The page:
USC honors its first African-American professor
The University of South Carolina last week celebrated the career of Richard T. Greener, the first black professor at the school, who taught from 1873 to 1877.
It was unheard of to have an African-American professor in a Southern university during that post-Civil War period, and it was decades before another black professor was appointed to USC’s faculty. In addition to teaching philosophy, Greener was a librarian and helped catalog USC’s library’s holdings, left in disarray by the Civil War.
Associate history professor Bobby Donaldson spoke about Greener at a symposium in the Museum of Education at USC’s Wardlaw College.
North Charleston opens computer lab for residents
NORTH CHARLESTON North Charleston and Clemson University are teaming up to open a workforce development computer lab here. The lab, which opened last week at the Midland Park Community Center, has donated computers that residents can use to develop computer skills and find jobs.
Clemson’s Restoration Institute is located in North Charleston. The institute focuses on a number of areas, including community revitalization, historic preservation and renewable energy.
Moore School to host seminar on sustainability
Shawn Heath, Duke Energy’s vice president of sustainability, will be the keynote speaker at a seminar on how to profit from more environmentally friendly business practices.
The seminar, “The New Path to Profit: Developing a Sustainability Plan for Your Business,” will be held Feb. 27 from 2 to 4:30 at the Lumpkin Auditorium of the Darla Moore School of Business. The event will offer information on the value of developing a sustainability policy and how that policy can lead to reduced costs and improved profits.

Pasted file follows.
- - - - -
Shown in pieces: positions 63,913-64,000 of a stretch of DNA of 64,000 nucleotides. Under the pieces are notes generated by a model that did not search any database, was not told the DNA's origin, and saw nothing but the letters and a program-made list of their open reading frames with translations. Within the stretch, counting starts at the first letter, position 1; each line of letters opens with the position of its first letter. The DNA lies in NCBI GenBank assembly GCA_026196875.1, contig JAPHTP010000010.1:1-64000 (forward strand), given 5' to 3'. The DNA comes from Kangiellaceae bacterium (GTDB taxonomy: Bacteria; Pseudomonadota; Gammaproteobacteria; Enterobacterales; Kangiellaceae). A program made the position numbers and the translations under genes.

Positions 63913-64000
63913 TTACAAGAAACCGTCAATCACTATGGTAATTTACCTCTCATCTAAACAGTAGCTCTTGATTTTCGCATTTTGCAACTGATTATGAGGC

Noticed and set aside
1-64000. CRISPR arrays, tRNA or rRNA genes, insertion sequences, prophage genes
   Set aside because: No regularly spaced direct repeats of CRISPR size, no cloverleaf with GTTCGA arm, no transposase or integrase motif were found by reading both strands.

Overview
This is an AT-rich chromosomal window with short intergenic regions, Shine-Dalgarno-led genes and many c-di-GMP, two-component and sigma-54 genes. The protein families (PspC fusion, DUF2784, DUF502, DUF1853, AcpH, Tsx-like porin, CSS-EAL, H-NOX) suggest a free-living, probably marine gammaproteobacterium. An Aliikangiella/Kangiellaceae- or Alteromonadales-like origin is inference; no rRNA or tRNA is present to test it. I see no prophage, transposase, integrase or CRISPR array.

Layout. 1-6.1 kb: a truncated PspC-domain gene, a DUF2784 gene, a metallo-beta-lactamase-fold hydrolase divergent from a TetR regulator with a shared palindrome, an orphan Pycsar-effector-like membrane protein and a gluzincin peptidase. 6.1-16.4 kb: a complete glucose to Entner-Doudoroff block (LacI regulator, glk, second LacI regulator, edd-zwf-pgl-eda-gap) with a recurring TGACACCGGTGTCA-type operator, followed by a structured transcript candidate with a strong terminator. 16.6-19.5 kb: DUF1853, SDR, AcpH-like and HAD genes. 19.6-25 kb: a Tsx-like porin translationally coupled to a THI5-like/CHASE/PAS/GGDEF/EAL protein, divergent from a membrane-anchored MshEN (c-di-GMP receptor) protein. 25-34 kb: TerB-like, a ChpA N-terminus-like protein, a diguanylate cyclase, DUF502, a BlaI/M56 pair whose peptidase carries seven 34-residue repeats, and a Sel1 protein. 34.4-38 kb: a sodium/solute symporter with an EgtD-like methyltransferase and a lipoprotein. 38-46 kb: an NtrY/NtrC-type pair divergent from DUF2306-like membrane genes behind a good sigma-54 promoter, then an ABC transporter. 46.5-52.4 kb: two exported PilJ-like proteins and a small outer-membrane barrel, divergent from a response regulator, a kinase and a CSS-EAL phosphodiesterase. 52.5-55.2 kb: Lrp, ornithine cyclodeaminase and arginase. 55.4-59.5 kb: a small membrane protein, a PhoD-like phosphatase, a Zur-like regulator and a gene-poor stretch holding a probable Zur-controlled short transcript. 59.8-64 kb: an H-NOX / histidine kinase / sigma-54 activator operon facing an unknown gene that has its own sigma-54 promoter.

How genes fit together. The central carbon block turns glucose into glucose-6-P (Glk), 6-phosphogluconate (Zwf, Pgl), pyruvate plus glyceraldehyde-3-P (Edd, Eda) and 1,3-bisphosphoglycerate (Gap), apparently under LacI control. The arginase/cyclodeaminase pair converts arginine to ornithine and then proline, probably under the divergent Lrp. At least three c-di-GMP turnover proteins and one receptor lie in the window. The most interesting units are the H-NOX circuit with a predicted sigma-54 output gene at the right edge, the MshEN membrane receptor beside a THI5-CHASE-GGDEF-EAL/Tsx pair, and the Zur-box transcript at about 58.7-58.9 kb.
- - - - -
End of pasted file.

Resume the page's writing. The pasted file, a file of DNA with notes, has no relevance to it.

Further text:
Reservations are required, and there is a fee of $20. For more information, go to sustainablemidlands.org.
Clemson students win 5 prizes in international competition
CLEMSON Two teams of Clemson University’s School of Architecture graduate students have earned first and second places in Dow Chemical’s “Dow Solar Design to Zero Competition.” Three additional Clemson teams received honorable mention and ancillary awards.
The international competition asked undergraduate and graduate students to conceptualize energy-efficient, sustainable residential solutions. The Clemson teams were selected as winners by other contestants from 131 design teams and 19 countries.
Clemson’s Live/Work team — Eric Laine of Indianapolis and Suzanne Steelman of Las Vegas — won first place and $20,000 for their design of a home that incorporated both commercial and residential functionalities.
Daniel Kim of Vienna, Va., and Caitlin Ranson of Pickens received second place and $10,000 for their Project Zero design of a seamless house that re-imagines spaces and blurs the boundaries between interior and exterior.
From Wire, USC and Clemson reports